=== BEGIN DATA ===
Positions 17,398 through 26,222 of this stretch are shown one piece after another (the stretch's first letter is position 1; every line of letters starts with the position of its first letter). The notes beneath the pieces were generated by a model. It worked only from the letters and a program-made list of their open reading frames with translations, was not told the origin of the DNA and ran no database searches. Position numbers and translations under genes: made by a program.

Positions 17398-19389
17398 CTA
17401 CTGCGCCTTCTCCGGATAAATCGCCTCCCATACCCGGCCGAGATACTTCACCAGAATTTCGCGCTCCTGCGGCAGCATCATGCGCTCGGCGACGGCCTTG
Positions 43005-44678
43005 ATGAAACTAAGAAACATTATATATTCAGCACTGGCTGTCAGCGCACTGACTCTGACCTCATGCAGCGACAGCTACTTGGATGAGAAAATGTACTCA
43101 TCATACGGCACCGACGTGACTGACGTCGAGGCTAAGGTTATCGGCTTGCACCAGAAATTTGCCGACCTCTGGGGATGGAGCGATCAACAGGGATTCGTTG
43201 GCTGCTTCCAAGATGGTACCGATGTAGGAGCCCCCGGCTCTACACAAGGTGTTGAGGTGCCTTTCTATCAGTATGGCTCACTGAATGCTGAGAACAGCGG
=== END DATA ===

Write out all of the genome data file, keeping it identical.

Positions 17,398 through 26,222 of this stretch are shown one piece after another (the stretch's first letter is position 1; every line of letters starts with the position of its first letter). The notes beneath the pieces were generated by a model. It worked only from the letters and a program-made list of their open reading frames with translations, was not told the origin of the DNA and ran no database searches. Position numbers and translations under genes: made by a program.

Positions 17398-19389
17398 CTA
17401 CTGCGCCTTCTCCGGATAAATCGCCTCCCATACCCGGCCGAGATACTTCACCAGAATTTCGCGCTCCTGCGGCAGCATCATGCGCTCGGCGACGGCCTTG
Positions 43005-44678
43005 ATGAAACTAAGAAACATTATATATTCAGCACTGGCTGTCAGCGCACTGACTCTGACCTCATGCAGCGACAGCTACTTGGATGAGAAAATGTACTCA
43101 TCATACGGCACCGACGTGACTGACGTCGAGGCTAAGGTTATCGGCTTGCACCAGAAATTTGCCGACCTCTGGGGATGGAGCGATCAACAGGGATTCGTTG
43201 GCTGCTTCCAAGATGGTACCGATGTAGGAGCCCCCGGCTCTACACAAGGTGTTGAGGTGCCTTTCTATCAGTATGGCTCACTGAATGCTGAGAACAGCGG